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Bloomberg carried a report about a new learning machine at JPMorgan Chase & Co. called Contract Intelligence or COIN, that is parsing financial deals that once kept legal teams busy for thousands of hours. More specifically, it is interpreting commercial-loan agreements that, until the project went online in June, consumed 360,000 hours of work each year by lawyers and loan officers.

An article published by BizCommunity on 22 February 2017 argues that even the most efficient suppliers with competitively priced, high-quality products are unlikely to succeed because cumbersome requirements and exertion of buyer power by large supermarket chains are preventing them from getting their products to consumers.

Interesting collaborations and innovative solutions have been entered into recently in order to tap into the in-car payment industry.

  • Honda Motor Co. introduced a prototype at CES 2017 in the beginning of 2017 allowing drivers to pay for parking or fuel without using a credit card.
  • General Motors Co. and Kia Motors Corp. may offer a similar feature in 2017.
  • Volkswagen AG bough PaybyPhone, a provider of parking-meter mobile payments.
  • Gentex Corp. punted a technology embedded in rear-view mirrors that could make car payments more secure by scanning a person?s iris to verify his or her identity.
  • Parking meters able to notify drivers when they are available and to accept payments may be among the first to come online and there will be 9.7 billion connections in the so-called Internet of Things (IoT) that will be used by smart cities by 2020, up from 1.1 billion in 2016.

It is calculated that in the US, people spend on average 48 minutes in car per day and this fact has market potential. Tit has led to new opportunities: In the next 10 years, as self-driving cars catch on, automakers envision vehicles that double as major e-commerce hubs, with consumers shopping for clothing and groceries to be picked up along the route home from work. Visa Inc and Mastercard Inc. are in the race to enable payment capabilities for automakers. Motor manufacturers expect the digital wallets to catch on as the number of connected cars expands. In 2017, the global figure with cellular connectivity alone will rise to 65.7 million cars, up from 40.4 million in 2016 (Gartner research). Read more on bloomberg.com www.bloomberg.com/news/articles/2017-01-23/gm-mastercard-want-your-car-to-pick-up-the-tab-for-that-latte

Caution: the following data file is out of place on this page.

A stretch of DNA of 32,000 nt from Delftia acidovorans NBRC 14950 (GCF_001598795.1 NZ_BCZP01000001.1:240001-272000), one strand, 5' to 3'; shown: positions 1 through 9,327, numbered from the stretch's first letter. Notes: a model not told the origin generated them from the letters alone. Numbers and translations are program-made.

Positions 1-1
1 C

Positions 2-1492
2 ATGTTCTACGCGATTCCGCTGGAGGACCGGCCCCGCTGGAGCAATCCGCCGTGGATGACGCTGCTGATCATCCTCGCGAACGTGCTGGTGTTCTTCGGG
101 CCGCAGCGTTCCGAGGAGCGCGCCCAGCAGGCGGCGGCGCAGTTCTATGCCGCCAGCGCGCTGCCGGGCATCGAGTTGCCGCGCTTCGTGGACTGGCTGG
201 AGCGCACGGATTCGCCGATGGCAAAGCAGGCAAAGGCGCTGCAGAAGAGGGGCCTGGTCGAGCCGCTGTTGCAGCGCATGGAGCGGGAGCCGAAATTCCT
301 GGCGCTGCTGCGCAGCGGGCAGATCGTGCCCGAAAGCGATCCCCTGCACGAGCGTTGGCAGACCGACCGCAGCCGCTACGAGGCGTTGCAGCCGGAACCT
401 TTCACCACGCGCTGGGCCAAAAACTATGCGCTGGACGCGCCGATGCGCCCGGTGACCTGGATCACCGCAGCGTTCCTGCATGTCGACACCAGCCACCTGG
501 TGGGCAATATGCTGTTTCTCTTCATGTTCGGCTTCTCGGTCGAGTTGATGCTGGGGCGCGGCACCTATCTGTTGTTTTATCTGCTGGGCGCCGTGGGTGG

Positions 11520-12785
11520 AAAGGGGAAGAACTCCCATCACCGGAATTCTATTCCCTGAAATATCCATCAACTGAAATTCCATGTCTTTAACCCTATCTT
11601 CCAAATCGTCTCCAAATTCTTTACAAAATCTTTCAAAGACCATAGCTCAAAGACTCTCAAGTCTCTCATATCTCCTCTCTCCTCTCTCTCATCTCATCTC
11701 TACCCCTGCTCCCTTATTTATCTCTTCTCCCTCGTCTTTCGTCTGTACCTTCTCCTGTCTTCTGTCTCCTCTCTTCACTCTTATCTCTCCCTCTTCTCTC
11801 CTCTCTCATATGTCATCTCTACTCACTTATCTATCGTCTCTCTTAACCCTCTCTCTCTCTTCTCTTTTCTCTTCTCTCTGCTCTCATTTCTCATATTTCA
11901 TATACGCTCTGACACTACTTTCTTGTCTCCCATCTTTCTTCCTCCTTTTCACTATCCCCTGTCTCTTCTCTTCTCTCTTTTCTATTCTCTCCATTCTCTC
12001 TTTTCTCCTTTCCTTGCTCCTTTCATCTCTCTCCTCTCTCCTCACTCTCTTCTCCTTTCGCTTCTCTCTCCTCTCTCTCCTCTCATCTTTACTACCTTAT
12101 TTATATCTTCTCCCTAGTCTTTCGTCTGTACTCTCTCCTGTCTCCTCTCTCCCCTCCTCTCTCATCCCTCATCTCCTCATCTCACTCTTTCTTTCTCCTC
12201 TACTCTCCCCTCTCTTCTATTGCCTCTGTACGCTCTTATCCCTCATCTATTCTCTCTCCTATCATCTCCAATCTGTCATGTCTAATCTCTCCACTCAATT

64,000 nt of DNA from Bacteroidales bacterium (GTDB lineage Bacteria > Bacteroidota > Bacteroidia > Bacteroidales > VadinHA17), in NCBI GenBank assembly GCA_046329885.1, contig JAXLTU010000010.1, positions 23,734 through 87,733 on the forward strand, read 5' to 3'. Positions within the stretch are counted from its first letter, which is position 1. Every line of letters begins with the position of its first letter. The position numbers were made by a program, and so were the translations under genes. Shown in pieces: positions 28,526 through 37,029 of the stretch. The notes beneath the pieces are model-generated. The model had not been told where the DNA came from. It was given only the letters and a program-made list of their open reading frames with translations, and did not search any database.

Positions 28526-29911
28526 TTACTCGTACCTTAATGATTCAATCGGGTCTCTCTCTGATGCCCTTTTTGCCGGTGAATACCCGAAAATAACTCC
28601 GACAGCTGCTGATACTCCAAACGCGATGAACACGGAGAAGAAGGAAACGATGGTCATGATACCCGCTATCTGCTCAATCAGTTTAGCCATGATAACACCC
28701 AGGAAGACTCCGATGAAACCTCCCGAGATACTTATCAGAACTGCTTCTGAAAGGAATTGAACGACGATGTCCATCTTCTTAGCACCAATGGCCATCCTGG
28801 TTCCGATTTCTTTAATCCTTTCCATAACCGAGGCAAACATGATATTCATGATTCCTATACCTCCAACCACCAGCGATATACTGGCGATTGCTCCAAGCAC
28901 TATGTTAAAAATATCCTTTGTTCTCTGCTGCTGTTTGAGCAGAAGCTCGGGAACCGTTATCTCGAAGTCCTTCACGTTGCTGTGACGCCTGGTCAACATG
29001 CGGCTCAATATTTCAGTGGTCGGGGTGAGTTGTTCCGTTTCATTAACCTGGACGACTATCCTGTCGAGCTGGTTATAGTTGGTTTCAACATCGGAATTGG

Tracking the Johnson & Johnson corporate jet since it touched down on 15 January 2017 at EuroAirport Basel Mulhouse Freiburg, underscored the effort by hedge funds to gain an information edge in a world swamped in information. Hedge funds are known to follow weather patterns, hire people to count delivery trucks coming out of a factory or send analysts to study the body language of a chief executive. Chasing the movement of an aircraft marks yet another unconventional approach as they struggle to outperform equity markets. As the J&J jet stayed parked close to Actelion Ltds headquarters hedge fund managers grew increasingly bold in their assessment that a large deal was in the offing. Indeed and not long after, J&J bought Actelion. Hedge fund managers backed up their belief with some virtual shoe leather, according to a report in Bloomberg. It was the jets first flight to Basel in at least three months, and besides a trip to Antwerp is did not move from Basel.

Read the whole story here: www.bloomberg.com/news/articles/2017-01-27/hedge-funds-track-j-j-private-jet-for-an-edge-on-actelion-score?cmpid=socialflow-facebook-business&utm_content=business&utm_campaign=socialflow-organic&utm_source=facebook&utm_medium=social

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